Okay, I’ll be the first to admit that today’s news totally threw me for a loop. I, like almost no-one else, saw that coming. I, like everyone else, immediately wondered what was going on, and what could it mean?
The first thing that came to mind was that the last time a major media mogul sold a widely-loved empire to Disney, he died not long after.
Okay, so the deal fell through at the time. Bear with me on this, already!
I doubt the deal will fall through this time. With the next movies being teed up already, there’s already quite a lot of business that will keep this moving forward. The question, of course, is how badly will Disney screw things up?
Therein lies an interesting question. If you look at Disney’s track record of late, they’ve done a reasonably good job of keeping things from going horribly off the rails, especially things that have a storied history behind them (witness Tron: Legacy), and far more attention to detail, story-wise, thanks to the creative leadership team acquired through their merger with Pixar. And we all know Pixar’s penchant for excellence.
I know, we’re talking about Star Wars, that bastion of geekdom that has suffered some serious slings and arrows of late. Notably with the Special Edition modifications from the late 1990s, and then the atrocities of Episodes I and II. Combine that with Disney’s ability to turn a buck (let’s remember, however, that it was Lucas that effectively pioneered the commercial movie tie-in), and we have some serious worry.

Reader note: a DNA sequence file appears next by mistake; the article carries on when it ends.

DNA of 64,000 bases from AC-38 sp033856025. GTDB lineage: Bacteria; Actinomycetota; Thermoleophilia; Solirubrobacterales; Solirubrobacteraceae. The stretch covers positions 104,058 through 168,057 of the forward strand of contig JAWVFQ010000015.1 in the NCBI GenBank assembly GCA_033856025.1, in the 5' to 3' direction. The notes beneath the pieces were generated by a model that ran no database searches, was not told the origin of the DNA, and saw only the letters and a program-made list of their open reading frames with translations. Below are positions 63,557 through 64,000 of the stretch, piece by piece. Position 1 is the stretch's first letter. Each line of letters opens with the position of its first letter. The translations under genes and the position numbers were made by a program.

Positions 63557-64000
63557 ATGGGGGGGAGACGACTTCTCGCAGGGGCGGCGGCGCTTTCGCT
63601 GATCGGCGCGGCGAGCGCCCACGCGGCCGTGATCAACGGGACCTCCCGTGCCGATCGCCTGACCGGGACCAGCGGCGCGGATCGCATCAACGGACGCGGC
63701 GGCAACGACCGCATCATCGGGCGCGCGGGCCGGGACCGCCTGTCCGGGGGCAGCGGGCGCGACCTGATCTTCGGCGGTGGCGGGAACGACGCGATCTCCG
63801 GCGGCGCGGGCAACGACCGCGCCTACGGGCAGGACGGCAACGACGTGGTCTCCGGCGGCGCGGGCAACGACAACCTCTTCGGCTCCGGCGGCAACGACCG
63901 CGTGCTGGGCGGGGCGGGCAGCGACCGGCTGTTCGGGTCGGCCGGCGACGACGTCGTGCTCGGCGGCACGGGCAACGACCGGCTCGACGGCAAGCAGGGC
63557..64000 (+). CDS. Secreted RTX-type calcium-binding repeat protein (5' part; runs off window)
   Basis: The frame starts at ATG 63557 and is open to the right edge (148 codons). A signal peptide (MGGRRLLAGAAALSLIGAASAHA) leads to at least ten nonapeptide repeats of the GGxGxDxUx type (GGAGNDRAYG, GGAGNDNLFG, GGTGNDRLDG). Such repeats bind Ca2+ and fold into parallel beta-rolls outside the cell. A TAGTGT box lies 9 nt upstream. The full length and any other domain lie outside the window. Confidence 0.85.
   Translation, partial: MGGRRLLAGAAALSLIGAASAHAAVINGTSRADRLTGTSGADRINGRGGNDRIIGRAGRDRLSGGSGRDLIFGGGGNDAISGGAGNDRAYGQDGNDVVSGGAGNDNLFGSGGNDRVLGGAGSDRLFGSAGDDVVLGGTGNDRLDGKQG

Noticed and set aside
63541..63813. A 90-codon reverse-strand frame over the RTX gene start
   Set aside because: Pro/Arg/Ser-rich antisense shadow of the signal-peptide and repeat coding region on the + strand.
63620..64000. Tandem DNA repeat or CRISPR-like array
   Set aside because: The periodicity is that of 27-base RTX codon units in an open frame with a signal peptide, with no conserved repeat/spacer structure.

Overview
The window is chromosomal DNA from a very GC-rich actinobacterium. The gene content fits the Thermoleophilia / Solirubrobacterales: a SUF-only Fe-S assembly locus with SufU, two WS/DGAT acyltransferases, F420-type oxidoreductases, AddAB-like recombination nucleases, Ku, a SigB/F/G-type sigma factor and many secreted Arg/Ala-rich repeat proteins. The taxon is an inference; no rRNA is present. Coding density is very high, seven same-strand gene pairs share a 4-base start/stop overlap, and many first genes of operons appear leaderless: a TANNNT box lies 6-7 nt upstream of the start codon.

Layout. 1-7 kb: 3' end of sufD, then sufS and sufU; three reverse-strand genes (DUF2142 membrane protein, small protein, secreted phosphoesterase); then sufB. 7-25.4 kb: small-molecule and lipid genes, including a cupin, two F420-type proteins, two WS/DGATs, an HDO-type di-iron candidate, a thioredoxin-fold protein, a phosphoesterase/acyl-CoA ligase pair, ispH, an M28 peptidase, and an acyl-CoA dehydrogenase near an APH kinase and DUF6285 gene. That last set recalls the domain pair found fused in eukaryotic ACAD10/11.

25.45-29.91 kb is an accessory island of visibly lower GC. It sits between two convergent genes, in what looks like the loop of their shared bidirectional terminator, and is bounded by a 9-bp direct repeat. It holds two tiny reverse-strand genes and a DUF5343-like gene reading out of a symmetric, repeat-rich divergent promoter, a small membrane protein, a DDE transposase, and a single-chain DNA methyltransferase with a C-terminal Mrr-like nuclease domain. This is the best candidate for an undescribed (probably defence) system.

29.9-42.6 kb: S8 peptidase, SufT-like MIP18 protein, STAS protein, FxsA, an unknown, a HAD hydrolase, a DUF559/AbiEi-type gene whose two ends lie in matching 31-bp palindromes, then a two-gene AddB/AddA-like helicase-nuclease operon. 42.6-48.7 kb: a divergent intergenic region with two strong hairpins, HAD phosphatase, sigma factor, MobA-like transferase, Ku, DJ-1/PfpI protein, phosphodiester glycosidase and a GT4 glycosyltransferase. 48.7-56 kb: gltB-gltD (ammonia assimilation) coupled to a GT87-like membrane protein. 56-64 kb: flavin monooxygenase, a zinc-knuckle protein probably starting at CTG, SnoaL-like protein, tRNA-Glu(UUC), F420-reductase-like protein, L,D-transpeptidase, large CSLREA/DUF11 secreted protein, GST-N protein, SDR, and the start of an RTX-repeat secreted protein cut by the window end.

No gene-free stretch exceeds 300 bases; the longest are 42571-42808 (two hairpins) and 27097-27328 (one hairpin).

But I’m thinking it might not all be that bad. Some thoughts…
- With Lucas out of the picture, wiser minds within the geek world can appeal to Disney to “correct” the issues introduced into the movies. There’s fan cuts all over the place that remove the unnecessary CG, restoring scenes to their original states (Han shot first), and still get a proper high-tech colour and audio correction to bring it to more modern levels.
- Episodes I and II could be entirely overhauled (even reshot), with an experienced screenwriter and a decent director (hey, we could go with “visionary”, but I’ll be happy with anyone with decent chops) to fix those messes.
- The Expanded Universe has been getting a little … odd. Lucas has held the reigns on what was canon and what wasn’t, but even he admitted inconsistency.
Now for the big question: Episode 7. A lot of people are worried about that one. Here’s the simple reality: the canon post-Episode 6 is a very crowded land. Between video games and books (all of which use, create, or expand canon characters and plot), you couldn’t easily slide in a new movie (let alone a rumoured three) without really pissing off a lot of people. And unlike some other genres, I’ve found it rare that the lovers of the movies didn’t move into other media.
So it’s almost certain that one of the existing series would become the basis for the next movie(s). And of those, one of the best options (in my opinion) would be the “Thrawn Trilogy”, which has been begging for an adaptation for almost as long as they’ve been around (nearly 20 years, in case you’re wondering).
Obvious problem: the books take place a mere 9 years after the events of Episode 6. It’s been quite a lot longer since the last movie was filmed, and replacing the original actors would elicit howls of discontent.
So, here’s where creative license would have to play into the game. Like most books adapted to film, some things have to change. The original actors could be used, some smaller plots altered (others expanded), with the copious canon put to use to build the backstory. The movies would, I think necessarily, be considered non-canon, however, and be allowed to exist more for the fans, to see the universe exist again as we always loved it.
Don’t know where this will go, but I guess we’ll see soon enough… We can only hope that the acquisition opens Star Wars to the corrections it so greatly needs.